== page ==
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Definition of Thermal Energy?

  1. Apr 23, 2013 #1
    Hey guys.

    From my understanding,

    Temperature is a measure of the average kinetic energy of the molecules within a substance.
    Heat is the transfer of thermal energy between a system and its surroundings
    Internal Energy is the total energy (kinetic + potential) of the molecules of a substance.


    What is thermal energy?

    Is thermal energy the total KINETIC energy of the molecules within a substance or the total KINETIC energy and POTENTIAL energy of the molecules within a substance? If it is the latter, isn't it the same as internal energy?

    I have looked for this on the web but am getting mixed responses. Some say thermal energy is the same as heat whereas others say it is the same as internal energy.

    From my knowledge of the topic, I believe that Thermal Energy is the total kinetic energy of the molecules within a substance, but am not 100% sure.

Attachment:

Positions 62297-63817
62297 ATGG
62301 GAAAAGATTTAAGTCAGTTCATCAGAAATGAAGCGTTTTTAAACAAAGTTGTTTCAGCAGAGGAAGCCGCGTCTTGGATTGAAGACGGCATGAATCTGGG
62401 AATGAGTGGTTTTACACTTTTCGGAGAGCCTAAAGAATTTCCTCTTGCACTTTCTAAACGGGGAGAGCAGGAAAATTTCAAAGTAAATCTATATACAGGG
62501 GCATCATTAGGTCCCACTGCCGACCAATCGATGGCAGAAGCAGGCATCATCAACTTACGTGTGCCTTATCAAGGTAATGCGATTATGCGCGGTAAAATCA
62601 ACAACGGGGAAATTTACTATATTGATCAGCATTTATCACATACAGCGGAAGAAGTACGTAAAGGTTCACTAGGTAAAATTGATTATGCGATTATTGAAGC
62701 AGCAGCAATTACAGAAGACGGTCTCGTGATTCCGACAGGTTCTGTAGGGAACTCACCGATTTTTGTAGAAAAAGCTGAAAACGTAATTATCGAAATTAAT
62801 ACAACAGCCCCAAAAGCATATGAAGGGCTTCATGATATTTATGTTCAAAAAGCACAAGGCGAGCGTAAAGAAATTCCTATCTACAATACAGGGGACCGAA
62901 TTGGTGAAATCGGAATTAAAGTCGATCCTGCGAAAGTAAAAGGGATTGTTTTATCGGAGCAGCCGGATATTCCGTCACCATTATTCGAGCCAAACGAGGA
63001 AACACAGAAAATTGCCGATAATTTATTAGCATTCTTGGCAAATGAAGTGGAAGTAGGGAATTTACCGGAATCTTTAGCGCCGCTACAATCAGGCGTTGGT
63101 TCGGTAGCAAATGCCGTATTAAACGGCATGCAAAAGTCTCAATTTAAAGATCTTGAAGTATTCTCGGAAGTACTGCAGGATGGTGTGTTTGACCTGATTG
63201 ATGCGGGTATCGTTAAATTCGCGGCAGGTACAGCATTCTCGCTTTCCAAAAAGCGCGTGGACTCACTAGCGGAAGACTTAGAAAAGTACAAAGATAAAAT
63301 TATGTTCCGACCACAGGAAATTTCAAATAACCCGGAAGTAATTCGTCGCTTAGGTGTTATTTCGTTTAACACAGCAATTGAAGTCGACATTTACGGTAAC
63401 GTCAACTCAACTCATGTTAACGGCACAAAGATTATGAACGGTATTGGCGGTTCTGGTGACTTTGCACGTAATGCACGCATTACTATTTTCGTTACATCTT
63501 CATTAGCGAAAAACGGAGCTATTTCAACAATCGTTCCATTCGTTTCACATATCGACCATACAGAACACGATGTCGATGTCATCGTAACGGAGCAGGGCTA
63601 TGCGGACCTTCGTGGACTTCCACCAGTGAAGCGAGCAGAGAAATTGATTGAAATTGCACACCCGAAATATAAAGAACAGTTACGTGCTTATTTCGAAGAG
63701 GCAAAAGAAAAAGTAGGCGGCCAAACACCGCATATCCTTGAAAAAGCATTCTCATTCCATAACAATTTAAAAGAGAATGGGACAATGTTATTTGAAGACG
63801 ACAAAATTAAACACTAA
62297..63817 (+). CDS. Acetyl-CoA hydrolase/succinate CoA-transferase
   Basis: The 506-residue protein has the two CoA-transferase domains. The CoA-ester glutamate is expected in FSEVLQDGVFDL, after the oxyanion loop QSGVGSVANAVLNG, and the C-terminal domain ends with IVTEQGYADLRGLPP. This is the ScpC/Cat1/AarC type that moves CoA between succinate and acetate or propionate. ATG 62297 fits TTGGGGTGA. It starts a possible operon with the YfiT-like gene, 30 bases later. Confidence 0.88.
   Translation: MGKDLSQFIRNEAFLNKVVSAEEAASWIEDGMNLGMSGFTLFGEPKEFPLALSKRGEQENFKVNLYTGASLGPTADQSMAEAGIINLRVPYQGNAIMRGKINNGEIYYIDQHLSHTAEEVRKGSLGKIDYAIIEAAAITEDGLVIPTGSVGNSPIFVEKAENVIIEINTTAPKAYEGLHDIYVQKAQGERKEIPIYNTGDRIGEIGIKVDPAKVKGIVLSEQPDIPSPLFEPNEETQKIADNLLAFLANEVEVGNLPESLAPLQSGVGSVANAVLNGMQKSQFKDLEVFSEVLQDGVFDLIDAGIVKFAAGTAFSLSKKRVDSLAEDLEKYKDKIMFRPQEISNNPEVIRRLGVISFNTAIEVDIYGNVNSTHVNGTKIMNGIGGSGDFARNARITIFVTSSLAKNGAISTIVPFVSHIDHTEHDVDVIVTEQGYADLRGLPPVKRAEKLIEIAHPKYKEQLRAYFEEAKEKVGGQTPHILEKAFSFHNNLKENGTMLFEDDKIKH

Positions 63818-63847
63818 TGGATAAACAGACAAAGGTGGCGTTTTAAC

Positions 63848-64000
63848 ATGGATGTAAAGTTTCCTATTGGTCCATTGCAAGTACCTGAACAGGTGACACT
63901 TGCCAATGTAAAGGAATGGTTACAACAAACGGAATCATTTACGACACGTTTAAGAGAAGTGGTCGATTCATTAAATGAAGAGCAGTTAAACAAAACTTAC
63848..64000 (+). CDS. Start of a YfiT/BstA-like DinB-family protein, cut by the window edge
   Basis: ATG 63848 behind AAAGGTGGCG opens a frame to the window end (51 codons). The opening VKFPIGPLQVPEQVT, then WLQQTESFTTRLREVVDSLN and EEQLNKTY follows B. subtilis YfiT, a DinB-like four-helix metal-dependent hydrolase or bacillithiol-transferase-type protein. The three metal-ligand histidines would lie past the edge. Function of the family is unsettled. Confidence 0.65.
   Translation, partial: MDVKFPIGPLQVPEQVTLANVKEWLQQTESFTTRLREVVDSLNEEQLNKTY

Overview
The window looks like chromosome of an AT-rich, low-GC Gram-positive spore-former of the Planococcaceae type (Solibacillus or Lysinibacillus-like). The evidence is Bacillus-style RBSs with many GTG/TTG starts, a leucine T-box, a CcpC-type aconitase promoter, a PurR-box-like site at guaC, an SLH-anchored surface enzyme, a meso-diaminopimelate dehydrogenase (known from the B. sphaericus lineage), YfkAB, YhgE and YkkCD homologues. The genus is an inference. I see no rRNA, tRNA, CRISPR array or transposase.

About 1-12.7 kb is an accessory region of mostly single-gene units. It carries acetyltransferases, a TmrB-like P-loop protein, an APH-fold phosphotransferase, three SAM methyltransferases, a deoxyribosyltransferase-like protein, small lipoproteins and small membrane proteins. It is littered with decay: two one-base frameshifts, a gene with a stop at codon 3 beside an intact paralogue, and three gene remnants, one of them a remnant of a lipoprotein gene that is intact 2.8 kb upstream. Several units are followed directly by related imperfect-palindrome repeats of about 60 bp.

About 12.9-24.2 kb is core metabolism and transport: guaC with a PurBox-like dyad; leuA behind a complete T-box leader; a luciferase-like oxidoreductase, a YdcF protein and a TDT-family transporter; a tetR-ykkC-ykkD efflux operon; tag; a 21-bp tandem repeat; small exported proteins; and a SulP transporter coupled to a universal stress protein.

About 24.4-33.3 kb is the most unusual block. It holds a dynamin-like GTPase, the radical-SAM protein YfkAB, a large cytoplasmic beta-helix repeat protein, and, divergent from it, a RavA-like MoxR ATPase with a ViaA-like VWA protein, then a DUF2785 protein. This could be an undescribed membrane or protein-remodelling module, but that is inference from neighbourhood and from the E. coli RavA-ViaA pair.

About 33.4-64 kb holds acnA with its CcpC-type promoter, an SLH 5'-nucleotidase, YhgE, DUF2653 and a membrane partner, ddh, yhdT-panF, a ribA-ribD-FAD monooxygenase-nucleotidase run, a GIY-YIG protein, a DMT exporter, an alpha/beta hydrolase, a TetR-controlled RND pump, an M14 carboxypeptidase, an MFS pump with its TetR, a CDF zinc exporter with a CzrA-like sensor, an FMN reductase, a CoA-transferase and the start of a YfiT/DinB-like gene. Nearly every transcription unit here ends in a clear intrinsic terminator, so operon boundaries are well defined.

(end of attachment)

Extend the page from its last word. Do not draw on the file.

2. jcsd
  3. Apr 23, 2013 #2

    haruspex

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    It's the non-work component of the kinetic energy. Not sure there's a precise definition. If you have a body moving en masse relative to your frame of reference, the coherent KE is work energy, not thermal energy. If the body is some piece of machinery in which components are moving relative to each other, those aspects of motion are also work energy. Chaotic motion of molecules relative to each other is thermal energy. But there's no clear dividing line - you could have clusters of molecules as nanoscale structures in relative motion.. is that work or thermal?
    The theoretical solution may be to say that the thermal energy is the part that cannot be turned into useful mechanical energy by any means, but that implies that if the body is not at a uniform temperature then a part of what you might have thought of as thermal energy is work energy after all.
    Btw, I'm not sure it's right to define heat as only a transfer of energy.
     
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